Ukraine demands Russian respect
By Sarah Rainsford  BBC News, Kiev
April 15, 2005

Ukrainian Prime Minister Yulia Tymoshenko says she cancelled her first official visit to Moscow because she wants Russia to respect her country.

It should have been her first official trip since taking office in the wake of the victory of the Orange Revolution.
But it was postponed after Russia's state prosecutor warned that she remains on a wanted list relating to claims of fraud in the 1990s.

Officially, the trip was delayed as the prime minister was "too busy".
She is supposed to be tied up with urgent agricultural matters as it is spring sowing season in Ukraine.
But speaking to the BBC Radio 4 Today programme, Ms Tymoshenko made it clear she was protesting against "an act of stupidity" by a bureaucrat, and one that she insists must be corrected.

"I think everyone remembers how certain Russian bureaucrats used to work against the Ukrainian opposition, I think it is hard to drop old habits," she said.

"I want to believe the statement is just the stupidity of one bureaucrat and that it is not the national politics of Russia. If that is the case, then that bureaucrat must correct his stupidity."

The incident has reignited tensions between Moscow and Kiev - already strained since the controversial elections that sparked the Orange Revolution here.

Russia campaigned openly then for the candidate of power, Viktor Yanukovych.
Now Ms Tymoshenko says it is time Russia stopped treating Ukraine as its inferior, and learned some respect.
EU enthusiasm
She called for the two countries to build a long-lasting relationship as equals.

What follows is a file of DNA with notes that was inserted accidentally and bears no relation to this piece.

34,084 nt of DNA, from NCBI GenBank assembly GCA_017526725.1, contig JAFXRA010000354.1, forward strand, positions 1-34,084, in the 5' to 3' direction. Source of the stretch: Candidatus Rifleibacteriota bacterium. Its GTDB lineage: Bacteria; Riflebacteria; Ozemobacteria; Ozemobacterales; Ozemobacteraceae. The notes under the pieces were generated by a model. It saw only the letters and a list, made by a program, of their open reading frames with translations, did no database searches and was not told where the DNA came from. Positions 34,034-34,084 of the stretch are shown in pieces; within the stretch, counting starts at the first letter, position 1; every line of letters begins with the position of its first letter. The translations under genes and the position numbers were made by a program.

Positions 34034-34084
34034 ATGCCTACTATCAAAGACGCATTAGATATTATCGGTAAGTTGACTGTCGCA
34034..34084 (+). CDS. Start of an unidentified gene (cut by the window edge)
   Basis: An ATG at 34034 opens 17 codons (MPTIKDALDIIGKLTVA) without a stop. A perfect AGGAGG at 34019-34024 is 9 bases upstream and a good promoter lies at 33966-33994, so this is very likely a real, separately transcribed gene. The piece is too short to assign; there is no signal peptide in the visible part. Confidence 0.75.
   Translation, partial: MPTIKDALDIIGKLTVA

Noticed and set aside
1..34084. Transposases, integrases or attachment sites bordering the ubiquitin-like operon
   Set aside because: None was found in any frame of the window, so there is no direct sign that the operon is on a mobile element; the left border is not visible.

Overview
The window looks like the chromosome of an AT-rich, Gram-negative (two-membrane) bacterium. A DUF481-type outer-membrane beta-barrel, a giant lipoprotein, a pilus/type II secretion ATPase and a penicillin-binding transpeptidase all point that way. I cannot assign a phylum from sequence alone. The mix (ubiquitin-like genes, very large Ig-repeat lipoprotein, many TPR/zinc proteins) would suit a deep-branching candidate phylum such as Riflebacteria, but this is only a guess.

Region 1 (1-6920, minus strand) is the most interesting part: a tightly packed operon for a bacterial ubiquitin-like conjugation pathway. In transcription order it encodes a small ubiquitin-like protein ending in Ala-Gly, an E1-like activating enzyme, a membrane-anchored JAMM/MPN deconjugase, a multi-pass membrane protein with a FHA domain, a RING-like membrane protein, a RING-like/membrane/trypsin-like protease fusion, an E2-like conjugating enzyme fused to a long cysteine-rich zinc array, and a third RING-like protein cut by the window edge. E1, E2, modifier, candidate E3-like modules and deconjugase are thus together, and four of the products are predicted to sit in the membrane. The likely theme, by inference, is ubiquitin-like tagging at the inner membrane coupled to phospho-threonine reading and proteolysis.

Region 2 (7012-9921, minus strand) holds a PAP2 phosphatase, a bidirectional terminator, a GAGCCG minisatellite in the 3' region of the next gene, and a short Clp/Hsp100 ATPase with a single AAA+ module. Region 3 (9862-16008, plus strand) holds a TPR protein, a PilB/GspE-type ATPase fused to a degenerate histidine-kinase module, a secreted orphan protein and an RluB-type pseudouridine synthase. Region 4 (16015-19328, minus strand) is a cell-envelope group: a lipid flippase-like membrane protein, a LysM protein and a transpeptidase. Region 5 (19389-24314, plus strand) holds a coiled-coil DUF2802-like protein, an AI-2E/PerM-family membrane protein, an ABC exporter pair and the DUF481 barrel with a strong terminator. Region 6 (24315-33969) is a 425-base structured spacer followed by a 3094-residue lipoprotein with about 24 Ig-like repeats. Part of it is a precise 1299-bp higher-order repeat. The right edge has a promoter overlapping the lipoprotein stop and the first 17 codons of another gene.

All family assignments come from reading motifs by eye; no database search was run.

Ms Tymoshenko also spoke about Ukraine's relationship with the European Union. One of the rallying cries of the revolution had been future EU membership.

"The Ukrainian government and the president are working towards EU membership with great enthusiasm and I'm sure it will result in success," she said.

"If nothing changes in the internal workings of the EU then I'm certain that the people of every country in Europe will support us joining the European family."

The EU was supportive of Viktor Yushchenko and the revolution as hundreds of thousands of peope took to the streets after the disputed elections.

Ms Tymoshenko said she never doubted for one day that Mr Yushchenko would become president.
"I watched as that faith was justified," she said. "The old bastions of the post-communist regime collapsed before my very eyes. The monsters who had kept Ukraine in a criminal state left the stage."

Head for fashion
Ms Tymoshenko dismissed rumours of a growing divide between the two leaders of the revolution, Mr Yushchenko and herself, as groundless.

She told the BBC she planned to work side-by-side with the president for decades and insisted the two had no serious disagreements.

Ms Tymoshenko also revealed she was aware of some of the other things people on the streets were saying about her.
As well as the orange jumpers and outfits, her braided hair became a trademark feature during the days of protests - a style that has since been copied around the world.

"I just heard the latest joke about my hair: 'Do you know what that is on her head? It's a steering wheel to drive the state'," she said.

"It's just comfy this way and I think it suits me. I'm honoured that models around the world are sporting the same style on catwalks these days, that means Ukraine is not only forming the fashion for politics and democracy but for hairdos too, and I am very proud of that."